The Democratic Labour Party (DLP) is appealing to members to refrain from character assassination in the campaign for the next general election constitutionally due by the middle of next year.
General Secretary George Pilgrim spoke yesterday of his concern over a “regrettable” trend gaining traction in the country, of people attacking the messenger instead of dealing with the message.
“The one thing that is puzzling me about the next campaign is the manner in which people are taking aim at individual characters. Nobody wants to take on the issue, they want to take on the person who is raising the issue and that is going to lead to two Barbadoses. I don’t think Barbados needs to have a division where people begin to throw insults at each other under a pseudonym and anonymity
. . . coming on Facebook and calling yourself something or a blog or what’s not,” Pilgrim told a news conference at the party’s George Street, St Michael headquarters.
His comments were in stark contrast to those delivered by party stalwart Derek Alleyne last month at a meeting of the DLP’s St Michael Central branch at Bank Hall where he strongly signalled that the Freundel Stuart administration was prepared to go into the gutter if necessary, in order to secure a third straight term in office.
Alleyne had cautioned that the upcoming poll would be fought by the DLP on moral grounds and that “this same sex marriage thing” would be brought up.
“It is going to be an election of elections. Who lives with whom is going to come up, as part of that election campaign,” Alleyne said then.
However, Pilgrim’s stance was very much in line with the position adopted this week by Minister of Commerce, Industry and Small Business Development Donville Inniss, who told Barbados TODAY in an interview that he was not prepared to be drawn into any “salacious” debate in the upcoming campaign.
“I am committed to the cause. I came out of the private sector into public affairs because I believe that I had a contribution to make and I think I still have a contribution to make. I am not being distracted or detracted by opponents who usually engage in some very salacious things,” he said.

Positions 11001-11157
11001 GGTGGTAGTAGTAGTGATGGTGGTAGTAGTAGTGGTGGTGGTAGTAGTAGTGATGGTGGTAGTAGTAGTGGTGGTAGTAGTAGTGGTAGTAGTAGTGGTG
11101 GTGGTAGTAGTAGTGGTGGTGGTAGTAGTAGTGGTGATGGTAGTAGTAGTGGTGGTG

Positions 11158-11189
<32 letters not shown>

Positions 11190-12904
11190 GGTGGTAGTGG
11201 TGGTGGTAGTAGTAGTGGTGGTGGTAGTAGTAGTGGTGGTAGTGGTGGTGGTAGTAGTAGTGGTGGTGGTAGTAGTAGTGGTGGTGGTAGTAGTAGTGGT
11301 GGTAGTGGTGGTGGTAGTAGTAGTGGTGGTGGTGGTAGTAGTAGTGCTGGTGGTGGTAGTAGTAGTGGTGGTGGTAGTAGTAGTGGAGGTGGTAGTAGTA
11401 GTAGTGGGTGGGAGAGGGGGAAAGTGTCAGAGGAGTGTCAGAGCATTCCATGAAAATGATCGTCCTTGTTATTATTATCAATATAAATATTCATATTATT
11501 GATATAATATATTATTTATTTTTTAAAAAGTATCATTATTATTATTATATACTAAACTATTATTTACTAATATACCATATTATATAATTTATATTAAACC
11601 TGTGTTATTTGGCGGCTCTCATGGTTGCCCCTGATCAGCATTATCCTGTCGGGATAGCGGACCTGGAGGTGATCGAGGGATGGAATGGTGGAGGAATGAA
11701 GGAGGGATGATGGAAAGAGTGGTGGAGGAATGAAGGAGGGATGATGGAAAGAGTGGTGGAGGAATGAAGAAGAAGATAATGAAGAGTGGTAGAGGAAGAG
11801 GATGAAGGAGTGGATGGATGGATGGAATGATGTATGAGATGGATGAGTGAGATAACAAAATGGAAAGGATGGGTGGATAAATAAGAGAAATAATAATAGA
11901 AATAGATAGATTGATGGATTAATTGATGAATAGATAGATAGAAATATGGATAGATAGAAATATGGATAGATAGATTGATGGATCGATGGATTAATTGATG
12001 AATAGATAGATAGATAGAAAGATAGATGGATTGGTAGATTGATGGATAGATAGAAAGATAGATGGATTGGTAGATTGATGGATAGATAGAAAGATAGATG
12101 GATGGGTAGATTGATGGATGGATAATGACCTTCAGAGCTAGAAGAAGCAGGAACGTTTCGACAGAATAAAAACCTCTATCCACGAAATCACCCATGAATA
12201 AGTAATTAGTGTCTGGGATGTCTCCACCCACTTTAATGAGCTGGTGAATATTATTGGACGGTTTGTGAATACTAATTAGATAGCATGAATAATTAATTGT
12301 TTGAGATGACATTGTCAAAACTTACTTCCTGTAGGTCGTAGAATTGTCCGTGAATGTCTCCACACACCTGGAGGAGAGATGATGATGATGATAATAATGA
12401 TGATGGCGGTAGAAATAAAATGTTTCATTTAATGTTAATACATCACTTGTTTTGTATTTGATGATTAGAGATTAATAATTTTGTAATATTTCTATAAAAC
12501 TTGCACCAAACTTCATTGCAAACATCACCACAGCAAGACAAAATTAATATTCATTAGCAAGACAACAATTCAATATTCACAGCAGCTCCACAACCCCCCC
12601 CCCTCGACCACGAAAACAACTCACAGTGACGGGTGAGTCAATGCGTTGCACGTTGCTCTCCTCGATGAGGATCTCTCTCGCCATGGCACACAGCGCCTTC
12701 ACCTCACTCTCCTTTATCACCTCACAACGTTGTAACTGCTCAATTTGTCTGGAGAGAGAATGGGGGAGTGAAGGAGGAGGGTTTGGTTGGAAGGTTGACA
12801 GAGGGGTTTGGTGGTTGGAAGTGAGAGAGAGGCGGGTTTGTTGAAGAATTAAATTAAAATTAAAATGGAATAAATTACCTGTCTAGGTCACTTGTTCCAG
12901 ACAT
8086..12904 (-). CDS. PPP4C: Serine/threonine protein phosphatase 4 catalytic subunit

A day before Alleyne had made his declaration, Minister of Finance Chris Sinckler had predicted that it was the Opposition Barbados Labour Party (BLP) that would throw dirt during the campaign at a level never seen before on the island.
Addressing a DLP City branch meeting at the Wesley Hall Junior School, Sinckler had accused BLP members and supporters of putting out fake news about him and Minister of Transport and Works Michael Lashley because, he said, they were both regarded as difficult to remove from office.
Without identifying any specific item of false news, though, Sinckler said: “They [BLP activists] intend to put out a lot of fake news, nasty lying information, starting in other places outside of Barbados and migrating into the mainstream . . . in Barbados . . . trying their best to link me and other members of the Democratic Labour Party to criminal activities.”
However, Pilgrim appeared to believe that mudslinging would be counterproductive and insisted it must stop immediately.
“I don’t want to be part of that [personal attacks]. I would ask our members to refrain from those attacks on persons in the country and to be decent and deal with the issues. If that’s how the others want to behave, let them behave in that way. That’s not how we were brought up,” he said.